(Adove Photos) This girder rail bridge crosses the river at Frenze Hall. It was once part of the Scole Railway which was built by William Betts. This northern branch of the railway, from Dark Lane, took the line up to Frenze Hall farm before crossing the river over this bridge and ending at buffers near to the GER line at Diss station. Photos: Carol Gingell.
William Betts owned the Frenze Hall Estate until his death in 1885 and, as his son had already pre-deceased him, the entire property was put under the management by the Court of Chancery while his affairs were sorted out. The manager was a Thomas W. Gaze, auctioneer and land agent who became the tenant of the Estate from 1886. Gaze not only took over the Frenze Estate but closed the market garden and railway, which was said to be under capitalised by then. He also arranged for the line to be pulled up before running the subsequent two-day auction of the entire estate’s equipment, horses, railway track and locomotives. The rail lines were sold for scrap to George Archer of Yarmouth, with some track syphoned off by thieves. The two locomotives, (one a 2-4-0 saddle tank, manufactured by Brotherhoods of Chippenham and the other, an 0-4-OT made by Hughes of Loughborough), raised £20 each and were shipped to India. In 1898 the Frenze Estate was eventually purchased by the neighbouring Thelveton Estate.
As an aside, the Frenze Hall estate was a RAF Bomber Command ‘Splasher Six’ site during World War II; its transmissions guiding aircraft missions. Radio equipment was installed inside a collection of single-deck buses and huts in one of the fields. The transmissions frequently interfered with local BBC radio, resulting in complaints from the populace. During the war bombs did fall at Frenze but the Hall and St Andrew’s Church were undamaged. Finally, ‘Splashers’, operated by the RAF in the East Anglia area during this period were: Splasher 4 – Louth; Splasher 5 – Mundesley (near Cromer); Splasher 6 – Scole (S of Norwich); Splasher 7 – Braintree; Splasher 10 – Windlesham and Splasher 16 – Brampton Grange.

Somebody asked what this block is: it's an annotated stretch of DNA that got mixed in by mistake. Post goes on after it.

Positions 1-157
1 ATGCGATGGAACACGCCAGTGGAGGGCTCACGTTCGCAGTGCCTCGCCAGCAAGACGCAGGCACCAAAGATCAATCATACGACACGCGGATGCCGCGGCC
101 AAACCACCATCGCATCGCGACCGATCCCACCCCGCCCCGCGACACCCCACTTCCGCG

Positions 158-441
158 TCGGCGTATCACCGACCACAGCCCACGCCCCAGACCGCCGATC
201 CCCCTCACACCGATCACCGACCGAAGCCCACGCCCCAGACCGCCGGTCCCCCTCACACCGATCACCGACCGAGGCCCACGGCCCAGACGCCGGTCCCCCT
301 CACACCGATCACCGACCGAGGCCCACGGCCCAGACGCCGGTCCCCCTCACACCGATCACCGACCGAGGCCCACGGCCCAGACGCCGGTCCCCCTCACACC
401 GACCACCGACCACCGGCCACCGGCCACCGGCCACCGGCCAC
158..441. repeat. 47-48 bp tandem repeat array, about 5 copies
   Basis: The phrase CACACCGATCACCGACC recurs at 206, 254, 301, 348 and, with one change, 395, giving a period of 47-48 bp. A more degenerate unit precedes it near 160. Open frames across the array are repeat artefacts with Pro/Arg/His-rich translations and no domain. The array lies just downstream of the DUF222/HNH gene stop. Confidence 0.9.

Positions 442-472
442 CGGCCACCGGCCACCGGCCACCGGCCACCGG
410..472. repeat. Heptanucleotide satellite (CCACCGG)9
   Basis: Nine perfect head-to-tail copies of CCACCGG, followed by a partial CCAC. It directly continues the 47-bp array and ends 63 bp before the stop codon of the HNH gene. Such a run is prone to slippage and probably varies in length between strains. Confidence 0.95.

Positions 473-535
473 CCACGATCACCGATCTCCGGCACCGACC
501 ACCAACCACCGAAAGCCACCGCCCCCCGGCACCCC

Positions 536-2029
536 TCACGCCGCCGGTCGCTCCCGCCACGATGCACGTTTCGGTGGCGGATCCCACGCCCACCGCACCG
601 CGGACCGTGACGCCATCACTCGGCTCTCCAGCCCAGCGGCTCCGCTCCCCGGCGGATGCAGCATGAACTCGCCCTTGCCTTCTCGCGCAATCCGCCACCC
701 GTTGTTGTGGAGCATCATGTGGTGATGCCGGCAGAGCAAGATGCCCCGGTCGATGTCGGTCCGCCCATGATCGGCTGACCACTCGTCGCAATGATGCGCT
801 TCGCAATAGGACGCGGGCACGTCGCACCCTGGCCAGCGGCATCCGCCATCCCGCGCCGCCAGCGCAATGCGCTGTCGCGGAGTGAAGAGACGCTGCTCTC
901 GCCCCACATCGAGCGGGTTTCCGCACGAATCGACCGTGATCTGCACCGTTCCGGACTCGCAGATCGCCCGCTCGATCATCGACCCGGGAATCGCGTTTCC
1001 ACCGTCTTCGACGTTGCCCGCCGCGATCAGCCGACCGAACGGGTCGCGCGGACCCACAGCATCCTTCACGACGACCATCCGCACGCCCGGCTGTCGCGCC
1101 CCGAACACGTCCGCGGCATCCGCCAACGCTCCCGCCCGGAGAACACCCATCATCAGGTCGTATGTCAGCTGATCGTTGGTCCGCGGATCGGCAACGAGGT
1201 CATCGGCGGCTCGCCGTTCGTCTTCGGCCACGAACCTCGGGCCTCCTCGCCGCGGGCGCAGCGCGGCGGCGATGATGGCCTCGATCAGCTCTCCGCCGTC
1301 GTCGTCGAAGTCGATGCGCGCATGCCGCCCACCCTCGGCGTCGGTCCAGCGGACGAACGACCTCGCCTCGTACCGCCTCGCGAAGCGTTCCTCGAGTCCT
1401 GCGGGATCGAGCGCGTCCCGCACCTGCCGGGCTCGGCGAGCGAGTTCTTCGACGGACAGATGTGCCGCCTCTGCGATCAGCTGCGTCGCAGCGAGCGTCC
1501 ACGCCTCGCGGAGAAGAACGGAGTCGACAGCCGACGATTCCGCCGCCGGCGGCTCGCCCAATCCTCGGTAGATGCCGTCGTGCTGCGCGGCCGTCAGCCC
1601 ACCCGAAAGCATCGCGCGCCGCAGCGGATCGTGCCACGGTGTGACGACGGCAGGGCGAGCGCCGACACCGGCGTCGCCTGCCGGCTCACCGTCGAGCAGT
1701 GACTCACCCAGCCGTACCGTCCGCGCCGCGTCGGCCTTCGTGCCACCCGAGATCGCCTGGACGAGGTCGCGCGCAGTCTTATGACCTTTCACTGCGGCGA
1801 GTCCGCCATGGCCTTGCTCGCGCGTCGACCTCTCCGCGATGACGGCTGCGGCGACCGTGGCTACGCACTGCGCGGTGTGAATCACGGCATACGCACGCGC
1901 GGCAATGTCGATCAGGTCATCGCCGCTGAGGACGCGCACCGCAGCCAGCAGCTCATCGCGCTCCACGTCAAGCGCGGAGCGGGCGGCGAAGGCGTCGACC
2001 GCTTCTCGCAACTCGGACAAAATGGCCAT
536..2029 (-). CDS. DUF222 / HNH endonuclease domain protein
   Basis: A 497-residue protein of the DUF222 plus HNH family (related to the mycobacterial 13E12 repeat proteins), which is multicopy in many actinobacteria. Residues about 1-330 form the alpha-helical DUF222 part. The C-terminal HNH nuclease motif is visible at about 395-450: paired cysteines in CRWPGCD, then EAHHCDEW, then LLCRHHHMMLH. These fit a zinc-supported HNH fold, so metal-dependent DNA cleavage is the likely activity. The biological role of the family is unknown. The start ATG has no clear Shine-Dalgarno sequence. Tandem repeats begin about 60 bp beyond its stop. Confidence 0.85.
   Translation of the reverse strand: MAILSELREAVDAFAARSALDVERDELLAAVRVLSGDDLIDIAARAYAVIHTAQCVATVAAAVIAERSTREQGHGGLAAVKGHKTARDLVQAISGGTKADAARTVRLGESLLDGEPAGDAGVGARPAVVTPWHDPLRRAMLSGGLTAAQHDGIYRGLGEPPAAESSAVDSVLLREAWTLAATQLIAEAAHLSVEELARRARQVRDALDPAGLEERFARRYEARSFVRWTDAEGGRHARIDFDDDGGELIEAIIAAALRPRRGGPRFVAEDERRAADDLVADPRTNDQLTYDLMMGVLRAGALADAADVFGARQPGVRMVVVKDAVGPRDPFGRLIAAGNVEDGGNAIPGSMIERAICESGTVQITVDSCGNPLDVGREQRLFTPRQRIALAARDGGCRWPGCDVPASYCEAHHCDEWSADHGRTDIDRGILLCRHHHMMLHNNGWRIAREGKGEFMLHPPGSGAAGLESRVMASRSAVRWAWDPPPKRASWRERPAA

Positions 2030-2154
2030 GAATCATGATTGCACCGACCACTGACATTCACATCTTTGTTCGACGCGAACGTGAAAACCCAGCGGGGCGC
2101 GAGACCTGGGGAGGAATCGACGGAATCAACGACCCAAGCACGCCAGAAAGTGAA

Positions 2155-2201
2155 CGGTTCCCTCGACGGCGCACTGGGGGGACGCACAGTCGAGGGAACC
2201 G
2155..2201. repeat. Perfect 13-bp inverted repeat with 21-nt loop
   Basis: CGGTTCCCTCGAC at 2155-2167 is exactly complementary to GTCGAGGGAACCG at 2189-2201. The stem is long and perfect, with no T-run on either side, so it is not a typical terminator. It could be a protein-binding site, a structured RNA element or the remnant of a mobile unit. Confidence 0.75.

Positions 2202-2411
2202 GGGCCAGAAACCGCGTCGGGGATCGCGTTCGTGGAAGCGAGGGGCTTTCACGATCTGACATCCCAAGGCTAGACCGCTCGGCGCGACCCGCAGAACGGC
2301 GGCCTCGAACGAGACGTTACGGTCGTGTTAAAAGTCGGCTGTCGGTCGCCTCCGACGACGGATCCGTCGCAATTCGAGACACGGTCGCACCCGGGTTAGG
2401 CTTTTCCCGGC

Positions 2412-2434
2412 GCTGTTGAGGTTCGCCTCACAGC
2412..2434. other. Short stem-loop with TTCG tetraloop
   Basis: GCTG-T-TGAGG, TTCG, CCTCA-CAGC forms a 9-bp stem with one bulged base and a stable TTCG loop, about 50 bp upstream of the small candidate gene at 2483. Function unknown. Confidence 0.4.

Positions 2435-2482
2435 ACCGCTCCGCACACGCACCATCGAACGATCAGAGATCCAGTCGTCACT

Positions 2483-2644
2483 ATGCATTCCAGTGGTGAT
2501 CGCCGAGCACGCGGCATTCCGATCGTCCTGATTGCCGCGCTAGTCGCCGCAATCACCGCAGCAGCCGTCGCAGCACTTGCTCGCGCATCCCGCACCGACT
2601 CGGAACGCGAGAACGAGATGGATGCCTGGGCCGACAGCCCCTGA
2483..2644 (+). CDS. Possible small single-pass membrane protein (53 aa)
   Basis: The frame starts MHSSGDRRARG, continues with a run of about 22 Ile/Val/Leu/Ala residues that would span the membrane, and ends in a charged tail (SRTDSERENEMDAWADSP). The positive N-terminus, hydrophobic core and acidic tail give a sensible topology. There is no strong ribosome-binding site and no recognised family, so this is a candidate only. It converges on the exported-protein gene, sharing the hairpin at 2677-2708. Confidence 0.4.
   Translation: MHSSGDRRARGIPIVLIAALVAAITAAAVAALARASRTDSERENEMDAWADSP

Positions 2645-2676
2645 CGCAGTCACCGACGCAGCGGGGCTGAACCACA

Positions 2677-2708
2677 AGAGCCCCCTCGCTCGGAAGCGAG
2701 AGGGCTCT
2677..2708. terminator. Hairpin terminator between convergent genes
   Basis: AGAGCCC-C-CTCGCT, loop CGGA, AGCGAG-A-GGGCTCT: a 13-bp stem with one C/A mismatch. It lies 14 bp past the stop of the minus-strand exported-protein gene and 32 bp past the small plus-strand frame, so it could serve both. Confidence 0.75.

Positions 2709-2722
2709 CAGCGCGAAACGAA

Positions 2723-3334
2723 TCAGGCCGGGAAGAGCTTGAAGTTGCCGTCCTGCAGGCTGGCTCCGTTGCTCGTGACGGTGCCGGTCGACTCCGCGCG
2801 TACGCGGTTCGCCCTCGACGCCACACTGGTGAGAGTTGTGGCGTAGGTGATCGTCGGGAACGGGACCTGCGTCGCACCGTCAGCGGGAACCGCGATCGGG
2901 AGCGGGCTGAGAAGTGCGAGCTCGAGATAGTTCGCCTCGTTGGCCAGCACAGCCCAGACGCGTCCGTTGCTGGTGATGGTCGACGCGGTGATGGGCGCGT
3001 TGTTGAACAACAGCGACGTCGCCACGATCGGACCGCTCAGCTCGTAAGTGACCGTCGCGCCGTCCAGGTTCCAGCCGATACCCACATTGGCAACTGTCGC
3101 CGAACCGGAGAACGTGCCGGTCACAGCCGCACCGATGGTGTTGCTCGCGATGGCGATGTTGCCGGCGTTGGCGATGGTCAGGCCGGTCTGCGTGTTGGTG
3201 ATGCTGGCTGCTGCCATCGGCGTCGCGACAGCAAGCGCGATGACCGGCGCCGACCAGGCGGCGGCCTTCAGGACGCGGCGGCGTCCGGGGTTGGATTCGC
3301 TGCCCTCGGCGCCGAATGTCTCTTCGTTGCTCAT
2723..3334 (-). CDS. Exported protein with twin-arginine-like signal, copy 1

Today, you would be hard pushed to trace the once busy Scole Railway – unless, of course, you were an archaeologist! Again, according to Christopher Weston, it was back in 2015, that work was scheduled to begin on the construction of a new care home in Diss; however, ahead of this an archaeological dig was permitted, with unbelievable results. As digging progressed, floors, ovens, brick kilns and even traces of railways sidings were found. Then, not too far from today’s Diss mainline station, hidden railway sidings were located. These did not, initially, seem unusual but opinion soon changed when further research revealed that this was only part of something much bigger and it was just the brick kilns, which were thought to have been used for the 19th century’s housing in Diss. The railway sidings discovered were eventually confirmed as being part of the 7-mile private railway network built by William Betts.
So, Dr Beeching of the 20th century could not be blamed for the closure of the Scole Railway; although he was certainly responsible for Norfolk losing numerous miles of its railway track and dozens of stations during the early 1960’s. Neither did he have his hand in the closure of numerous ’Light’ or ‘Narrow-Gauge” railways in Norfolk, built to commercially transport goods across estates, through private land, for RAF use and for other industrial purposes. Finding these could be a project for someone interested in discovering evidence of pioneering engineering some of which, like the Scole railway, have long been hidden in the Norfolk landscape.
‘The Scole Railway’ by N.A. Brundell and K.J. Whittaker, published in The Railway Magazine April 1955; ‘Waveney Valley Studies’ by Eric Pursehouse, published by the Diss Publishing Company in 1969. Also, ‘Branches & Byways of East Anglia’ by John Brodribb.